Determining whether a computing device is allocable to a federal award – If a computing device is essential to and will benefit a federal award, it is allocable to that award. The cost may be allocated to a federal award even when its usage is not solely dedicated to it. However, the Principal Investigator should first consider the amount of benefit of the computing device to the project, and the cost should be allocated proportionally with a reasonable cost allocation methodology.
Determining whether the cost of a computing device is reasonable – The Principal Investigator must make an informed, prudent decision, taking into consideration not only the cost, but the utility, quality and value of the device to the project.
If a computing device is not essential to a federal award, it is not allocable (in whole or in part) as a direct cost to that award. In such cases, the computing device is considered to be a “general use” item and must be treated as an indirect cost expense (just like paper, pens and other general use supplies), and charged to an appropriate institutional funding source.
Please remember that all expenses charged to federal awards must conform to the cost principles specified in the OMB Uniform Guidance. Please consult with the Office of Research Administration if you should have any questions about whether you may charge a specific expense to federal funds.
Department of Defense
The Department of Defense has announced the following new funding opportunities:
Department of the Army - USAMRAA
FY15 Peer Reviewed Medical Research Program (PRMRP)
Topic Areas: Acupuncture, Advanced Prosthetics, Burn Pit Exposure, Cardiovascular Health, Congenital Heart Disease, Focal Segmental Glomerulosclerosis, Healthcare-Acquired Infection Reduction, Hepatitis B, Hydrocephalus, Integrative Medicine, Metals Toxicology, Mitochondrial Disease, Nanomaterials for Bone Regeneration, Osteoarthritis, Pathogen-Inactivated Dried Plasma, Pulmonary Fibrosis, Psychotropic Medications. Respiratory Health (excludes lung cancer and mesothelioma), Sleep Disorders, Vascular Malformations, Women’s Heart Disease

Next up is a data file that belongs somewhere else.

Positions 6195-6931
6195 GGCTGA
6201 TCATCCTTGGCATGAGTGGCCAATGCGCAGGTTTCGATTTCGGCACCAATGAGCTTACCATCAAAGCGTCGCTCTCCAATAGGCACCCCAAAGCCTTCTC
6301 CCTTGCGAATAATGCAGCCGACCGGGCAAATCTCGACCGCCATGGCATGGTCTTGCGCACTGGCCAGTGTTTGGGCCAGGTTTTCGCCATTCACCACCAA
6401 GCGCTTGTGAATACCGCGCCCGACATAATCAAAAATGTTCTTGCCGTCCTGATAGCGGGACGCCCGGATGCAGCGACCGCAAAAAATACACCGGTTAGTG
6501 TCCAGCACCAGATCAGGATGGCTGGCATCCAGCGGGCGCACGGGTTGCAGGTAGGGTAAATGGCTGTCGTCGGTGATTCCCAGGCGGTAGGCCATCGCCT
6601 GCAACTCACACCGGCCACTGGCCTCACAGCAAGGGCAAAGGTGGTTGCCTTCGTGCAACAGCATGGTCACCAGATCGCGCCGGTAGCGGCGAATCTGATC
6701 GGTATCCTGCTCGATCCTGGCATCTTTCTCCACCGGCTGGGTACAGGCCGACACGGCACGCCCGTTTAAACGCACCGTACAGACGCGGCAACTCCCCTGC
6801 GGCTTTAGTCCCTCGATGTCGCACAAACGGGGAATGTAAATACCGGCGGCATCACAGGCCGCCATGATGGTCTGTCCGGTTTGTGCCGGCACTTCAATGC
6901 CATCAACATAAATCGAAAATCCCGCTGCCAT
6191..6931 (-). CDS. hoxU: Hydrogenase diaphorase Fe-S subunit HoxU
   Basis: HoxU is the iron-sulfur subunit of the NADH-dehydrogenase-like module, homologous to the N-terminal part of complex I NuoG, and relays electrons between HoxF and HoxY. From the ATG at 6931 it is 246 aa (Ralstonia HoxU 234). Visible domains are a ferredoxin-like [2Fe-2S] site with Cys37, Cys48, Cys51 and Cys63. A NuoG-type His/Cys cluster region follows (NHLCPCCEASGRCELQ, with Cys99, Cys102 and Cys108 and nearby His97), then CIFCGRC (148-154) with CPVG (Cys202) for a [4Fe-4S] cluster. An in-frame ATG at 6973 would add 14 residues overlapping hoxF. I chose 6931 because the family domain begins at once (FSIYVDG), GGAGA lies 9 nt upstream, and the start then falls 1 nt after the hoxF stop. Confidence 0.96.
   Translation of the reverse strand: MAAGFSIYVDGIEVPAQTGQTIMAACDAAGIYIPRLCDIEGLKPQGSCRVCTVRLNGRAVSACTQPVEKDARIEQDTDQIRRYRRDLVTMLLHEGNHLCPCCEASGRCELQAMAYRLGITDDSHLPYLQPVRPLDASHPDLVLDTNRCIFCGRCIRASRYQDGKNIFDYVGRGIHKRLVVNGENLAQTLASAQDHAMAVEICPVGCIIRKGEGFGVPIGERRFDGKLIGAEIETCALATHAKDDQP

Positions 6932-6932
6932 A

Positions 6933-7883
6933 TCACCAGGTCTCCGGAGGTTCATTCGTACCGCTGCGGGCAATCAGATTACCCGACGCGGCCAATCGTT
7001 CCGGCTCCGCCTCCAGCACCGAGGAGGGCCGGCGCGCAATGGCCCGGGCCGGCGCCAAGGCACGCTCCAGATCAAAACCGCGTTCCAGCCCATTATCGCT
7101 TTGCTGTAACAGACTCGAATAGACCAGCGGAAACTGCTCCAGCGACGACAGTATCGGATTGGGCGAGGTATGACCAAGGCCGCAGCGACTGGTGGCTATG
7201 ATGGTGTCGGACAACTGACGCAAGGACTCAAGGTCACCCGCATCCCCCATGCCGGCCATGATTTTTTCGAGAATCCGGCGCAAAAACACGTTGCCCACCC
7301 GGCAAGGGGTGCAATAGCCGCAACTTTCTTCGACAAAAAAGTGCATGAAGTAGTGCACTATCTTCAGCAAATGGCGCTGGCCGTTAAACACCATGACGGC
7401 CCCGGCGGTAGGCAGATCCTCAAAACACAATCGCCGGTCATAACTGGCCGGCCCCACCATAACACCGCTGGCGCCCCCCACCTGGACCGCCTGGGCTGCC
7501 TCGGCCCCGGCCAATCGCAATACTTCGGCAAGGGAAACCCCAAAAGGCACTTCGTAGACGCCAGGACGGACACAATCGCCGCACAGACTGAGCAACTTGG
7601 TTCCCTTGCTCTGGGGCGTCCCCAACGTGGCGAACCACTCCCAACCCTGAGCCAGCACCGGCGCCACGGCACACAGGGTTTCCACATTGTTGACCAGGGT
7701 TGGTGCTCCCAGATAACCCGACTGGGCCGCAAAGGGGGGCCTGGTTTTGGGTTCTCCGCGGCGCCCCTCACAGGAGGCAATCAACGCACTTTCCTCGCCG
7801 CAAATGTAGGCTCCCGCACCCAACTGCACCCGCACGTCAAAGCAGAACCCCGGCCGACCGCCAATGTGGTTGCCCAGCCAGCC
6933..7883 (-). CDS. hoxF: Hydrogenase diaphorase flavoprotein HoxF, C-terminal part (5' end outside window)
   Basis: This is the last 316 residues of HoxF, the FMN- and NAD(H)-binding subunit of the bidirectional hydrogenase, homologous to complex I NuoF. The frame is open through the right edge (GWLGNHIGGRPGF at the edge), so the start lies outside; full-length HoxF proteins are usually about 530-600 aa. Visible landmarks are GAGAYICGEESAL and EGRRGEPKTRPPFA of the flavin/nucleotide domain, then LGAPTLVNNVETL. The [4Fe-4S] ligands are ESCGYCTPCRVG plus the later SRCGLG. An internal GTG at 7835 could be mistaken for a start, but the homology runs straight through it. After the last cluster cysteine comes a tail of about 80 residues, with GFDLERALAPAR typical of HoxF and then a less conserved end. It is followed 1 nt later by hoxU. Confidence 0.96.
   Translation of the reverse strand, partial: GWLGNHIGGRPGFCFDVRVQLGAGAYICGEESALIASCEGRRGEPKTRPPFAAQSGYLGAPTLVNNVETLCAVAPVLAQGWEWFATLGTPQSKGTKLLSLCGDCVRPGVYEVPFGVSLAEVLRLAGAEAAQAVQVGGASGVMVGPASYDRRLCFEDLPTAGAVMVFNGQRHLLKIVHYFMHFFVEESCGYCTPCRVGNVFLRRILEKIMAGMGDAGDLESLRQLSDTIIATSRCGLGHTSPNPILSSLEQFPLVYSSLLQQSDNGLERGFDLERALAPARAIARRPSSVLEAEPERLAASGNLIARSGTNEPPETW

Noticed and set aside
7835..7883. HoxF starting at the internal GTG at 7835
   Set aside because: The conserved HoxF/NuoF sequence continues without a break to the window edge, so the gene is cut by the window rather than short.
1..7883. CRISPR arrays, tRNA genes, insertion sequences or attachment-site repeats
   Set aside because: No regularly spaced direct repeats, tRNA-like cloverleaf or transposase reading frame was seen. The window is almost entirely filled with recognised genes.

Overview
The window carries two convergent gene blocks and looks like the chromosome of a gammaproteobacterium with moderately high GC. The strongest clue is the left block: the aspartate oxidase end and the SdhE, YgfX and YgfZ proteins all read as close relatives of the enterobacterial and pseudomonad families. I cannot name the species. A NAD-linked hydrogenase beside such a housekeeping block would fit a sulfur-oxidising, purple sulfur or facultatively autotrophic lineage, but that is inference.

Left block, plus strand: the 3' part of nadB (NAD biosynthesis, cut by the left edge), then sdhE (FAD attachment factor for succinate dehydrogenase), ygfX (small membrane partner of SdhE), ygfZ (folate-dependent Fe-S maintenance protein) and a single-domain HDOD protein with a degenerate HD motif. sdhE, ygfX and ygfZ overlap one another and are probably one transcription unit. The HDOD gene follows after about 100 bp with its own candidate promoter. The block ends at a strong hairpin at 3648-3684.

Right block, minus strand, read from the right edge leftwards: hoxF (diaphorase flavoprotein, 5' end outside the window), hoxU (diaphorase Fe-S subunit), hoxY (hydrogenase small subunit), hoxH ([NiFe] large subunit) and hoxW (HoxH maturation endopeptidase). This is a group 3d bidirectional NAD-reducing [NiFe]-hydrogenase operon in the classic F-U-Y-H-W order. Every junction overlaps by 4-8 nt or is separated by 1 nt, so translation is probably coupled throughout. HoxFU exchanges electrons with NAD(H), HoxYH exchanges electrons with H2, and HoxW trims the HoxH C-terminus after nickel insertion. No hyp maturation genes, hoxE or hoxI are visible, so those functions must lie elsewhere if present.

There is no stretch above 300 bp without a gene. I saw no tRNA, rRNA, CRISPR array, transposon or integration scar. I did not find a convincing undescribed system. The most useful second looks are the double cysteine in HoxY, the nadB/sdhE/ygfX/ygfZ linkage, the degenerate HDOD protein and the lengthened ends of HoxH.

DoD Peer Reviewed Medical Clinical Trial Award
DoD Peer Reviewed Medical Discovery Award
DoD Peer Reviewed Medical Focused Program Award
DoD Peer Reviewed Medical Investigator-Initiated Research Award
DoD Peer Reviewed Medical Technology/Therapeutic Development Award
Procter & Gamble Company (P&G)
The Procter & Gamble Fund Higher Education Grant Program has been established to provide support for efforts of regionally accredited U.S. colleges and universities that will better prepare students for success in business. Grants will be provided for specific projects or programs, not for operating support. Examples of eligible projects include, but are not limited to:
- Improving curriculum to be at the cutting edge in relevance and effectiveness;
- Fostering and enabling leadership opportunities and learning;
- Creating a learning environment that encourages and enhances innovation and creativity;
- Strengthening diversity in thought, participation and ongoing interaction.
In fairness to all participating institutions, there is a limit of two applications per discipline (i.e., two applications from the School of Business, two applications from the School of Engineering, etc.). For example, the program will accept an application from a Professor of Mechanical Engineering and an application from a Professor of Chemical Engineering from the same College/University. If the program receives more than two applications from the same discipline, the program will ask the applicant's Dean to select the two that will be submitted for the competition.